Sunday, June 16, 2024

Private jets, Ibiza villas and $9000 wines: An epic art fraudster tells all

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On a lazy afternoon in June 2020, in the Pacific island country of Vanuatu, Inigo Philbrick was at a market in Port Vila with his fiancée, British reality TV star Victoria Baker-Harber, of Made in Chelsea fame. They had just had lunch and were seeking out a particularly delicious green-tea-flavoured cake when a team of ­flak-jacketed heavies swooped in. “Are you Inigo Philbrick?” they barked before arresting him.

The US federal agents had flown thousands of miles to nab the art world’s most infamous wunderkind-turned-fraudster. Philbrick, a London-born postwar and contemporary art dealer, had swindled friends, collectors and investors to the tune of $US86 million (about $129 million) before defaulting on debts and mysteriously vanishing in 2019 from the galleries he ran in London and Miami.

Now the gig was up. As Philbrick was handcuffed with zip-ties, Baker-Harber, who was five-and-a-half months pregnant with the couple’s daughter, Gaia, at the time, screamed. Philbrick was driven to Port Vila International Airport, hauled onto a Gulfstream V jet and flown to America to face the music for what the FBI called the largest known art-based fraud in US history.

In court in New York, the young art dealer was ­accused of defrauding wealthy clients by selling and reselling shares in the same highly prized art to multiple investors, and securing loans by using artworks as collateral without the knowledge of co-owners. He forged documents and even made up a fake investor.

Philbrick, now 37, pleaded guilty and, in May 2022, almost two years after that dramatic arrest, he was sentenced to seven years in prison. He was released in March this year to home detention and reunited with Baker-Harber, 35, and Gaia, 3.

I meet them in a Great Gatsby-esque corner of New England stuffed with 18th-century clapboard houses, fudge shops and antique stores, where they are temporarily living on the coast (they ask me to be vague about exactly where). This doesn’t mean he has to stay at home all the time. During our interview we bounce from a bakery to a shopping centre to an Italian restaurant, on a strict timetable that Philbrick has agreed with the Federal Bureau of Prisons.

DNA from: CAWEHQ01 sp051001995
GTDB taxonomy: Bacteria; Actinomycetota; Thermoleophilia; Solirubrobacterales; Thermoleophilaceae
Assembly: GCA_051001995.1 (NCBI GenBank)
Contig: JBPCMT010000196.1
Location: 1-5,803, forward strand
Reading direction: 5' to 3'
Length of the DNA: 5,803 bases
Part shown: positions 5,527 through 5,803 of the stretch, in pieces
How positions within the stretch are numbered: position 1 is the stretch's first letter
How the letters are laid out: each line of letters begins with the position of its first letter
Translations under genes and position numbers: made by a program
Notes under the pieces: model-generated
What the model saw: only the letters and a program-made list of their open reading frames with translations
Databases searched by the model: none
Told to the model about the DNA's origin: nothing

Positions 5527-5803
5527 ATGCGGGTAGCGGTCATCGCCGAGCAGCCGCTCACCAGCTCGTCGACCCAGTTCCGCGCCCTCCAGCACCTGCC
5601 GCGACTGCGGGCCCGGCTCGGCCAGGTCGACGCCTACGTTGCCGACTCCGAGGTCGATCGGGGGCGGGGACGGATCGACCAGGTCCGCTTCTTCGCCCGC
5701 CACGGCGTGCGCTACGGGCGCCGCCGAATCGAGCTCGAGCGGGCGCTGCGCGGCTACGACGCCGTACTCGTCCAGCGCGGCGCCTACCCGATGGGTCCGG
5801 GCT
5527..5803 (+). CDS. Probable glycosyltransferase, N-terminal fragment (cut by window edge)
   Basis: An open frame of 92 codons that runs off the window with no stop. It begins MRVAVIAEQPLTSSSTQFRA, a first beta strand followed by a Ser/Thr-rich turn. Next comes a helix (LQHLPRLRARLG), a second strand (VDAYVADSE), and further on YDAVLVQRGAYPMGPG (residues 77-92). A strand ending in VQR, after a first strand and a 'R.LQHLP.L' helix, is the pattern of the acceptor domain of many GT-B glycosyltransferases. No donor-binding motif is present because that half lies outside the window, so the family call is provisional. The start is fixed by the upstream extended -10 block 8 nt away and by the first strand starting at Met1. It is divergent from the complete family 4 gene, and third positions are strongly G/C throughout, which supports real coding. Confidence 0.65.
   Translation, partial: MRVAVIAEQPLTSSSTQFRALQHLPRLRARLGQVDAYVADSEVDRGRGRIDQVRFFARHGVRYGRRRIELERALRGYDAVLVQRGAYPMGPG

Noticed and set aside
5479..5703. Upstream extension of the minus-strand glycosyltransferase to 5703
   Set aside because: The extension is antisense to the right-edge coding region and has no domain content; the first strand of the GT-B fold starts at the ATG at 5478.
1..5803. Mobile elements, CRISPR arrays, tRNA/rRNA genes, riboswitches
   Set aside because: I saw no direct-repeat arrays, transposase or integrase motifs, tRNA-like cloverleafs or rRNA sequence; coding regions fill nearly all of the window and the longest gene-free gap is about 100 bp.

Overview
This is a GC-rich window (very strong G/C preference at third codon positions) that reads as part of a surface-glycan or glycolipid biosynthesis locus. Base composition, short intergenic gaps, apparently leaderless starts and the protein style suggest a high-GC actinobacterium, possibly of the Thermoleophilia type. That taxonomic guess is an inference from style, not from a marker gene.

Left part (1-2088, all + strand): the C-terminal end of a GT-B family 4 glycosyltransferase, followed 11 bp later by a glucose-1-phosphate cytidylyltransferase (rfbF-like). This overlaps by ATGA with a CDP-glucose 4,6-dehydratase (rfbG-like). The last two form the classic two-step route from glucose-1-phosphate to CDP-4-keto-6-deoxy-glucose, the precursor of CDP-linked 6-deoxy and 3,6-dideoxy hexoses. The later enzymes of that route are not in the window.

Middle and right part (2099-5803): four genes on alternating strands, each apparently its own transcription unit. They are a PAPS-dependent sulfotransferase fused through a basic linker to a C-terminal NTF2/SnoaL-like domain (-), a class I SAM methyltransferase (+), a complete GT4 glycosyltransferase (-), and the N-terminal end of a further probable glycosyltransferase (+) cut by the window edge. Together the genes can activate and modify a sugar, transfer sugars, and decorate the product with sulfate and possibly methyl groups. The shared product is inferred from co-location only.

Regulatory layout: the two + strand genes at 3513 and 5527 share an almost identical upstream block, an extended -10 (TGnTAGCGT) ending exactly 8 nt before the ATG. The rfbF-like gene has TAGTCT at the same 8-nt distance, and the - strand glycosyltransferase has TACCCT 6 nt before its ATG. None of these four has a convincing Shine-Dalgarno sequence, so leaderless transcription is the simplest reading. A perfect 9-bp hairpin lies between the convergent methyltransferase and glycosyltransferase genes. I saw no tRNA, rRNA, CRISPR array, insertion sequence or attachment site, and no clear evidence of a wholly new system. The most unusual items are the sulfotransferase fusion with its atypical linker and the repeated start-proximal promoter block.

He doesn’t appear to be wrestling with any burdensome guilt. “There are a lot of people who look at it and say, ‘Look, I didn’t kill anyone, I didn’t do anything ­violent in any sort of way,’ ” he says. “Beyond that, the people who are involved in my case – no one missed a meal, nobody didn’t send their children to university. I don’t think that anyone in this whole story is guilty of much more than greed and ambition,” he says in his soft, suave east-coast accent.

US federal agents arrest Philbrick in Port Vila, Vanuatu in 2020. “I would have come to New York under my own steam,” he says now.

If his self-confidence has taken a knock in recent years, he isn’t letting it show. “I don’t think any good business happens without ­ambition and I think greed is a natural human state. I’d feel a lot more guilt if I had been drink-driving or if I’d been selling drugs and someone had died.”

Dressed in navy chinos and green suede shoes, he has a Peppa Pig plaster on his finger. “I’m very happy to sit with Gaia and talk about what I did and why,” he says. “And then there’s a lot to be learnt about being upfront and transparent, about ambition and how it can be a double-edged sword. Those are actually really healthy, good conversations to have with her and I wish someone had had them with me [when I was younger].”

The tale of the rise and fall of Inigo Philbrick, which seems part Catch Me If You Can, part The Thomas Crown Affair, is an extraordinary one that shines a light on the soft underbelly of the art world, where deals can be murky, ethics are sometimes questionable, barolo is free-flowing and party drugs are there for the taking. This is the glamorous orbit where bright young things vie to offer unique investment opportunities to the global super-rich as they whirl between Art Basel Miami, Frieze London and the Venice Biennale.